The command control buttons 210 may also include a portrait/landscape rotate button, so that a user can rotate the lens or an image array between a portrait position and a landscape position by simply pressing the button. The portrait position enables the taking of portrait type pictures, and the landscape position enables the taking of landscape type pictures. Alternatively, the switch between the portrait position and the landscape position may be achieved by rotating the lens assembly 200 manually.
The lens assembly 200 may include a microdisplay viewfinder 220, which may be located on a back surface of the lens assembly 200. The microdisplay viewfinder 220 may be used by left or right eye, and over eyeglasses. The lens assembly 200 may also include a pull-out or swing-out opaque or translucent eye blocker 240 (shown in FIGS. 2(a) and 2(b)) to cover the eye not looking in the viewfinder. The eye blocker 240 may overcome the problem most people have when seeing a different image in each eye or having to close one eye. A microdisplay is typically defined as a flat-panel display technology under 1-inch in diagonal. A magnified microdisplay viewfinder 220 in a digital camera typically optically magnifies the display image but creates a virtual (as opposed to real) image that appears recessed inside the viewfinder. As a result, when a user looks into the microdisplay viewfinder 220, he sees an image that appears much larger and floating some distance from the viewer. The microdisplay viewfinder 220 may provide a user with a real time preview of the pictures to be taken and also a post view of already taken pictures. The microdisplay viewfinder 220 may also offer much higher resolution than a direct view display, may be up to 1280×1024, that is comparable to computer screens. The microdisplay viewfinder 220 may also reduce costs associated with the ergonomically designed digital camera, because the camera will be less bulky and heavy, and because the microdisplay may save battery power.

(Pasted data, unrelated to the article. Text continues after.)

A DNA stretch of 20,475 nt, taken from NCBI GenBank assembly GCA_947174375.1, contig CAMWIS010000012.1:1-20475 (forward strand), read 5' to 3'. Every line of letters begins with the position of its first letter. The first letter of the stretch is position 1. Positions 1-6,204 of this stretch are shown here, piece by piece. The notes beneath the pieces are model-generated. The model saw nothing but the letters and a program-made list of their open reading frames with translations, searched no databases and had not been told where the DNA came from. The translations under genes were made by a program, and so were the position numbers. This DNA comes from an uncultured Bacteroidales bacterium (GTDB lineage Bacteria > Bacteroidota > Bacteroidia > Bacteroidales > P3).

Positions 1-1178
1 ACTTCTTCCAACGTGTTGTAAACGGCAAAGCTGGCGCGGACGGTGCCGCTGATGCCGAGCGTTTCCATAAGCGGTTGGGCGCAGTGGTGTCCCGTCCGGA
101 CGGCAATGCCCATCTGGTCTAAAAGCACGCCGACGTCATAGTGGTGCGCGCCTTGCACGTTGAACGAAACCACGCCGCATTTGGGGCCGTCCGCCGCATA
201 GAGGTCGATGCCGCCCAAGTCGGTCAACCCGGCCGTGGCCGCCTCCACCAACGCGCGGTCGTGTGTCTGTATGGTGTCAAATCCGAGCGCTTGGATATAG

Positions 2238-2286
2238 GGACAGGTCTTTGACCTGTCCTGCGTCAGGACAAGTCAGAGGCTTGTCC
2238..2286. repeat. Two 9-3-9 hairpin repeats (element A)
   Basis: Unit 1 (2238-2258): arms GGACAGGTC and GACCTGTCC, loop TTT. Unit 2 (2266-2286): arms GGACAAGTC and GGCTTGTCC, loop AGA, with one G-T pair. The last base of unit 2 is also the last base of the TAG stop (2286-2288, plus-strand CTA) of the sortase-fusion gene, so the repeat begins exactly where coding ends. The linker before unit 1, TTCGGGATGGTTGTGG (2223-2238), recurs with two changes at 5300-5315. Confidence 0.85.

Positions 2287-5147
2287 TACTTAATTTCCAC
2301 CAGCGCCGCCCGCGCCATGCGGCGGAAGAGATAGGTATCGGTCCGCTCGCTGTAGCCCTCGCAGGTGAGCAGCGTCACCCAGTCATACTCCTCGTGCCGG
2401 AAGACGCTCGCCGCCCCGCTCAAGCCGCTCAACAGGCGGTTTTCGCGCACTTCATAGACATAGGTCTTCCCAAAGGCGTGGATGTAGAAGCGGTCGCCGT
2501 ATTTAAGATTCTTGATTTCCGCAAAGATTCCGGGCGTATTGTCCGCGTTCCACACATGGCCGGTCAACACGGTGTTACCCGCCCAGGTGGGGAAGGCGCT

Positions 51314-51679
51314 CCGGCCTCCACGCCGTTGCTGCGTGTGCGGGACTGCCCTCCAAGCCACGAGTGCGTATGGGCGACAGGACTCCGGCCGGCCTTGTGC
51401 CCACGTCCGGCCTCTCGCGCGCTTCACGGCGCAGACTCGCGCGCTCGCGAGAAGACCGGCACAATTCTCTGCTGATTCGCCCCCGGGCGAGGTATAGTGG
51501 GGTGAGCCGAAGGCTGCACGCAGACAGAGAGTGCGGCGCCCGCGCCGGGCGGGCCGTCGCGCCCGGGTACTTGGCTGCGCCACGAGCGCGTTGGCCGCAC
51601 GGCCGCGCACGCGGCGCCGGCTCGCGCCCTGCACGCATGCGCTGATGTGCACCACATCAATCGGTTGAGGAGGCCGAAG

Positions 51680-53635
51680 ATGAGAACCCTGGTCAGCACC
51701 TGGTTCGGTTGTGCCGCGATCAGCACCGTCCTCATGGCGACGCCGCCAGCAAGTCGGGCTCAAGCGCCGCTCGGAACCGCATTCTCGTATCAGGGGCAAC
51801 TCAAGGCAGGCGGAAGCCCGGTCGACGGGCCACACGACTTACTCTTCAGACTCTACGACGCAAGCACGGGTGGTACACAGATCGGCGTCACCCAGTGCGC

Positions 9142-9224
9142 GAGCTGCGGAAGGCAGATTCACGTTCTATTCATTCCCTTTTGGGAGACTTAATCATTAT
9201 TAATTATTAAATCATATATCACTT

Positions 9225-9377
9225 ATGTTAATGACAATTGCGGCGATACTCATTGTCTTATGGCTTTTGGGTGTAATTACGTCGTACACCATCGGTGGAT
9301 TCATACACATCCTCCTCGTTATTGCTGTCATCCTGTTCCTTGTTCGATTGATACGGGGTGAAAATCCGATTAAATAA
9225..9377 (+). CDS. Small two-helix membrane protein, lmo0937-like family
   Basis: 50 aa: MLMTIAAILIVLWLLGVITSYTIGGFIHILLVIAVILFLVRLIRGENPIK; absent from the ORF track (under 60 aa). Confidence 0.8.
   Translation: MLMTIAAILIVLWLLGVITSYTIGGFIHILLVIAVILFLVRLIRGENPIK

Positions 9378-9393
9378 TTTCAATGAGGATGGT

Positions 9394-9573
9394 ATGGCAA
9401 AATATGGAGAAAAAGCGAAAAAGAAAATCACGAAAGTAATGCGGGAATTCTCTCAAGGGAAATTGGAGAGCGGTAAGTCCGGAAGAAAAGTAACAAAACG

The microdisplay viewfinder 220 may display a mode menu (not shown), which may be controlled by the command control buttons 210. The mode menu may be similar to a mode menu found in other digital cameras. The mode menu comprises options and features which the user may select and makes the operation of a camera more user friendly, because a user can see what he is selecting. For example, the mode menu may allow the user to display previous pictures and delete the displayed picture by depressing the appropriate command control buttons 210. The microdisplay may also overlay information over the live or captured image, such as low light or low battery warnings and/or camera settings.
Alternatively, the ergonomically designed digital camera may use a regular optical viewfinder, which is commonly used in other cameras. In addition, the camera may use a regular direct view display, which is commonly used in other digital cameras. However, the regular direct view display takes up more space, drains more battery power, and can be harder to see in high or low ambient light levels.